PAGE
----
Monday, November 2, 2009

The Quantum Mechanic: Prologue

The Quantum Mechanic
A Superhero Story of Ethic Contortions

Prologue - Chapter 1

"I think I can safely say that no one understands Quantum Mechanics."
- Richard Feynman

Randall James shows his ticket to the usher and then files into the auditorium to watch the magic show. His seat is at the far right of the front row, a great viewing angle for debunking illusionists who usually play to the audience directly in front of them. Randall takes his notebook from his jacket pocket, clicks his pen into the "write" position, then adjusts his baseball cap and settles down to wait for the Amazing Orange.

Douglas Orange is an unassuming man in his early thirties, a professor of theoretical physics at the University of Montana by day who recently began doing magic shows on weekends. Orange quickly gained internet fame by word of his students as an illusionist whose techniques could not be discerned by even the most careful of observers. Many would-be internet debunkers claimed that his tricks were nothing more than smoke and mirrors, old hat to erstwhile professionals like Randall. Yet none could duplicate Orange's illusions as he had performed them, and Orange was consistently able to demonstrate that he did not rely on any known methods to achieve his results.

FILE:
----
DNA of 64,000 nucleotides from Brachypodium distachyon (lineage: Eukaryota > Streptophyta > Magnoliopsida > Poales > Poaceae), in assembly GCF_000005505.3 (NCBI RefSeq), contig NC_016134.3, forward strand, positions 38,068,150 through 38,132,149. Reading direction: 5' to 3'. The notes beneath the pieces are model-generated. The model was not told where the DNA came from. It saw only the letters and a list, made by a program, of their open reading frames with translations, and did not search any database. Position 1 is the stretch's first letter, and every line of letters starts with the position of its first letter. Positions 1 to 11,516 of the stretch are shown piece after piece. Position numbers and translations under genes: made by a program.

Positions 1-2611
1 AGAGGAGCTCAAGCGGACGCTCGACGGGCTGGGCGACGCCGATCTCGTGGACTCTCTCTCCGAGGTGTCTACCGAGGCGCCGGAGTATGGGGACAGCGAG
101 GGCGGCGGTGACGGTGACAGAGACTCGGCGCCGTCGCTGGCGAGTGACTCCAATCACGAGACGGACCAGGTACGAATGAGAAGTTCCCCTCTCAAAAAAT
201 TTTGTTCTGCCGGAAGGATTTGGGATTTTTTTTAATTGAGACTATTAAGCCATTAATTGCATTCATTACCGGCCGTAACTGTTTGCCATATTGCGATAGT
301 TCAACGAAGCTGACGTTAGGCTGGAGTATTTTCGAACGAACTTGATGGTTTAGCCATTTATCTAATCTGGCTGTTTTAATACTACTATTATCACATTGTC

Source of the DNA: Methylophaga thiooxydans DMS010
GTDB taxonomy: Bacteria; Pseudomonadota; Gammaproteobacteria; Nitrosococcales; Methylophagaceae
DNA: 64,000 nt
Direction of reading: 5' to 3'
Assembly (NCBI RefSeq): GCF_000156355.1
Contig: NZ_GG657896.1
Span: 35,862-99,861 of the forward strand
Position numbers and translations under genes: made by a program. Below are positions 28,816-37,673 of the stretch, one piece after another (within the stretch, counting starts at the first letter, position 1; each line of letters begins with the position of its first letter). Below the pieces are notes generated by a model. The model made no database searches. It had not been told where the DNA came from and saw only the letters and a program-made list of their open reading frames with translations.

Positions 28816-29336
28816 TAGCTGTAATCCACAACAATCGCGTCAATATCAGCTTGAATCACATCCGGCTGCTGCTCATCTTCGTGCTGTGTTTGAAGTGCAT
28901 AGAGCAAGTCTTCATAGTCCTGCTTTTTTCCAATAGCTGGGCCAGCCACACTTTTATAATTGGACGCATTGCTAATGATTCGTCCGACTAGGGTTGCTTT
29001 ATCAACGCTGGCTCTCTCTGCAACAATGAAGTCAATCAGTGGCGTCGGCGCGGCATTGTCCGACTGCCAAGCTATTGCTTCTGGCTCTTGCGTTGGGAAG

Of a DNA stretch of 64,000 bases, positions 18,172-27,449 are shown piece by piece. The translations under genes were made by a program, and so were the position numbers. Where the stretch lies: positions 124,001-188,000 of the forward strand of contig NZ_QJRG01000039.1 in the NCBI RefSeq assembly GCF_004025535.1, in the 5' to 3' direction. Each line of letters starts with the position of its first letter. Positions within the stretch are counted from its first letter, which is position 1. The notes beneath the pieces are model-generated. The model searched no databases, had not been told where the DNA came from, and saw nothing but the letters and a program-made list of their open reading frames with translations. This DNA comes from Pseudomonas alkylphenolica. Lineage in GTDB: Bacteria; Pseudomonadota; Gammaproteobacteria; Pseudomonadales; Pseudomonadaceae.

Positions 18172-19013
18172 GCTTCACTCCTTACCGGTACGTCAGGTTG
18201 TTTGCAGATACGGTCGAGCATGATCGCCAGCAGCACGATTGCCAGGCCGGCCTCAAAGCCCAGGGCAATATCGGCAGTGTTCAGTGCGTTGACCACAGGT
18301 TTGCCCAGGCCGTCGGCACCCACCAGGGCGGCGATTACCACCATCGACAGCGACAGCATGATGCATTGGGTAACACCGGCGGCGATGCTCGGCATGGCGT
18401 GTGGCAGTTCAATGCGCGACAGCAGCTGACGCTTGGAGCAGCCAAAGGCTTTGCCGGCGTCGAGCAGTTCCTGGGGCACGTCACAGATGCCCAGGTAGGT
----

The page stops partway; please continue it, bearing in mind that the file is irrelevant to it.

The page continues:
And so it happened that Randall James travelled across three states to see the Amazing Orange with his own eyes. The tuxedo-clad magician looks directly at James and winks as he walks out from backstage, waving warmly at the audience as he basks in their applause.

"Good afternoon, ladies and gentlemen! Are you all ready for some theoretical physics?" Silence. "Very well - magic it is!" Applause. Orange begins to remove his coat. "So many of my colleagues wear long sleeves, but I find that this only invites accusations of hiding various tools inside them." He lays the coat over a small oak endtable. Rolling up his shirt sleeves, he continues, "I choose instead to bare my arms," now folding up his jacket, "And that way, so long as I do the magic right," a sly glance to the audience, "The criticisms just seem to... disappear!" And so does the jacket. One moment he was holding it, folded into a neat sort-of square, and then it just disappeared behind his arms. Applause ensues. Randall jots down some notes.

"Well, that was fine for a warm-up." The magician claps his hands together and rubs his palms vigorously against each other. "For my next trick, I'll need a deck of cards and a volunteer." Pulling his hands apart, a deck of cards appears. "Well, one down, one to go!" Hands shoot up among the crowd. "You there, in the green shirt - pick a card, any card." The cards fan out, and every single one is an ace of spades; laughter erupts. "Terribly sorry! Here, let me try again." Orange rearranges the fan back into a pile, then fans them out again; the usual array of cards appears this time. "You know what? Why don't you just take the deck?" Orange hands the cards to the young woman in green, then turns his back and instructs her to select a card, show it to the crowd, then put it in her pocket and hold on to the rest of the deck for good measure. She complies, revealing a nine of diamonds as Orange patters on.